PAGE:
Relevant projects range from school projects to any personal projects that support your academic and/or industrial skills in the past or present. Having this information on your CV education section shows that you are capable of implementing theories and knowledge.
When your skills and achievements are acknowledged--especially when there are certificates to back them up – there is no reason for you not to include them in your CV education details, right?
These could be any organizations or clubs that you joined outside of the school or university. If there were events where you contributed, don't hesitate to record and rewrite them and specify the impact you made in the education section in your CV.
This is where it gets exciting, we'll show you how to properly list out a degree description on a CV under 3 different situations.
Nanyang Technological University | Singapore
Bachelor of Social Science
2010 - 2014
Nanyang Technological University | Singapore
Bachelor of Social Science
2010 - 2014
The University of Texas | Dallas, Texas, USA
Degree: Master of Science
2015 - 2017
California Institute of Technology | California, USA
Degree: Bachelor of Science
2011 - 2015
It's not unusual for students in their senior years of college to venture out and look for an internship or part-time job in the hope of securing a full-time position right after graduation or merely gaining experience. In order to land those highly sought-after internships, having a well-written description of education in your CV is a must.
Some students who know that they will pursue a higher degree after finishing the final year will also be asked to submit their CVs. If you fall under either of these circumstances, you might not finish your degree yet but are still required to list your educational history on your CV.
Here's how you can show it off on your CV education details:
Example of education in progress on a CV:
National Taiwan University | Taipei, Taiwan
Bachelor of Science in Chemistry candidate (expected graduation in 2023)
2019 - present
If you were enrolled in an institution but didn't finish, you can write down any completed courses in your CV education section instead. To enhance the education section in your CV, list any professional certifications you acquired, especially those relevant to the job. For example, online courses platforms offer many courses with certifications. Knowing that you have developed your skills outside formal education is also valuable to employers.
💡 Pro Tip: To list incomplete degrees on the education part of your CV, highlight how many credits you did complete and specify the courses you finished.
Unfinished educational background on a CV – sample:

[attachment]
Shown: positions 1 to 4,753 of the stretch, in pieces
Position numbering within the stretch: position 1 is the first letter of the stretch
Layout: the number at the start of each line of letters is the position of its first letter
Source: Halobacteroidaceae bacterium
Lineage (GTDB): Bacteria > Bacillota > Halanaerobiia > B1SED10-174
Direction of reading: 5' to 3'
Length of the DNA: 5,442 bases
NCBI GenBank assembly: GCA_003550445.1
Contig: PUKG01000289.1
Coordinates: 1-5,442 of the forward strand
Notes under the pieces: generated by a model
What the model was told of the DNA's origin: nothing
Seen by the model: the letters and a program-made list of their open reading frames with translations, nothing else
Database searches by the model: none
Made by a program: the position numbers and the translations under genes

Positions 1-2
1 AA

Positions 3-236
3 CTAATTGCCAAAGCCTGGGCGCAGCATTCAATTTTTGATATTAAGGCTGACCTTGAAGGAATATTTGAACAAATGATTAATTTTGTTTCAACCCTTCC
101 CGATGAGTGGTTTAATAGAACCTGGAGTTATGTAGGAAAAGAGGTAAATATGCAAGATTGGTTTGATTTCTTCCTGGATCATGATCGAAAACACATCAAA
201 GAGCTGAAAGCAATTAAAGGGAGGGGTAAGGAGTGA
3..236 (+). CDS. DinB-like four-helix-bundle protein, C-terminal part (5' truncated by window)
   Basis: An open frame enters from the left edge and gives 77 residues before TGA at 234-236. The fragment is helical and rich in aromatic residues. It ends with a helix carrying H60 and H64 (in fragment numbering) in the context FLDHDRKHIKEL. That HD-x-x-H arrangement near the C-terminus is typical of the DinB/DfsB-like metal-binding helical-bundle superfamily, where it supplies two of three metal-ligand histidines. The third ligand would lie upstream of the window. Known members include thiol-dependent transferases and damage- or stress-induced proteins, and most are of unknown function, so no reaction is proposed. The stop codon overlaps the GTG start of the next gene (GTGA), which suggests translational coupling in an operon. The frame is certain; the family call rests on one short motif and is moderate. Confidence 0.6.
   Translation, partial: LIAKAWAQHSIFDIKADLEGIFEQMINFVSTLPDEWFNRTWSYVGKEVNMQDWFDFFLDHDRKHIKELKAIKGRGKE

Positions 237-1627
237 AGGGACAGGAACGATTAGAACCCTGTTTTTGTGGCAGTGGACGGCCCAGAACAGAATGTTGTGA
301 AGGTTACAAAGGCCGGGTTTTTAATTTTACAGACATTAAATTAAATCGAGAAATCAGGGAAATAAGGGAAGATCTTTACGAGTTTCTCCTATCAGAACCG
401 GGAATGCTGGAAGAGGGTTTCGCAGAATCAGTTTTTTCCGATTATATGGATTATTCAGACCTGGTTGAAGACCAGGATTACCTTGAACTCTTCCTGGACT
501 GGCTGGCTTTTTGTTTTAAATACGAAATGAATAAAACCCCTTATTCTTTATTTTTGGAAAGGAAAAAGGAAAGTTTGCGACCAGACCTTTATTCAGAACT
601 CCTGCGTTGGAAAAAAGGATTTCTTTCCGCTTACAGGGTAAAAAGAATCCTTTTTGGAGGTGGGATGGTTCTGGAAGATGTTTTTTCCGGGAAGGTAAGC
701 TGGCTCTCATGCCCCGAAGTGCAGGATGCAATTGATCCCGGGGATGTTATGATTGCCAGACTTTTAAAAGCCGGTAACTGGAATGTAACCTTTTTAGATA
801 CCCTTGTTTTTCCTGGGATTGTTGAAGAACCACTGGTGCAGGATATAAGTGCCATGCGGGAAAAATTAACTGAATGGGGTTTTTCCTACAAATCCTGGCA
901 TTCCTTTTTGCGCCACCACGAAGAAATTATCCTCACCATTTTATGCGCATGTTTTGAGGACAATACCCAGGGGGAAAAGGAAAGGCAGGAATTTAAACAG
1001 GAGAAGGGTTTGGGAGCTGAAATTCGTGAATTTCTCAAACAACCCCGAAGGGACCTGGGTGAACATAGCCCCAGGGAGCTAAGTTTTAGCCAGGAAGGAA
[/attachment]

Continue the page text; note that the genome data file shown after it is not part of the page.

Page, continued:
University of Leeds | Leeds, England
2017 - 2019
If a high school diploma is your highest degree yet, chances are you can put more of your extracurricular and non-academic activities to better highlight your ability or skills.
Therefore, the academic qualification in your CV could look like this:
St. Joseph Christian School | New York, USA
High School Diploma
2008 - 2012
If you're homeschooled and possess a GED (General Education Diploma), you can mention it in the following way when listing your education in your CV:
General Education Diploma | 2020
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A few more tips and tricks to make sure that the education section on your CV sparks:
Don't be discouraged if you didn't finish high school. Practical skills are as important as a diploma. Thus, do list relevant courses and projects that align with your job or career.
This is especially important if you have not finished your degree yet. The employer would wish to know when you would be graduating in order to gauge your commitment level to the job.
This is because they at least show that you have learned some related knowledge. Make sure to include them, especially if they are relevant to the position you are applying for.
GPAs lower than 3.5 might come off negatively. If your GPA is lower than 3.5, it’s best to not include them at all and choose to include other details instead.
This is only applicable if you have multiple degrees. In most cases, listing 1 degree in the education section of your CV should be considered enough.
All in all, if you want to avoid making errors in your CV education section, take a look at some of our CV templates and samples. Good luck!
--- Originally written by Teresa Edria ---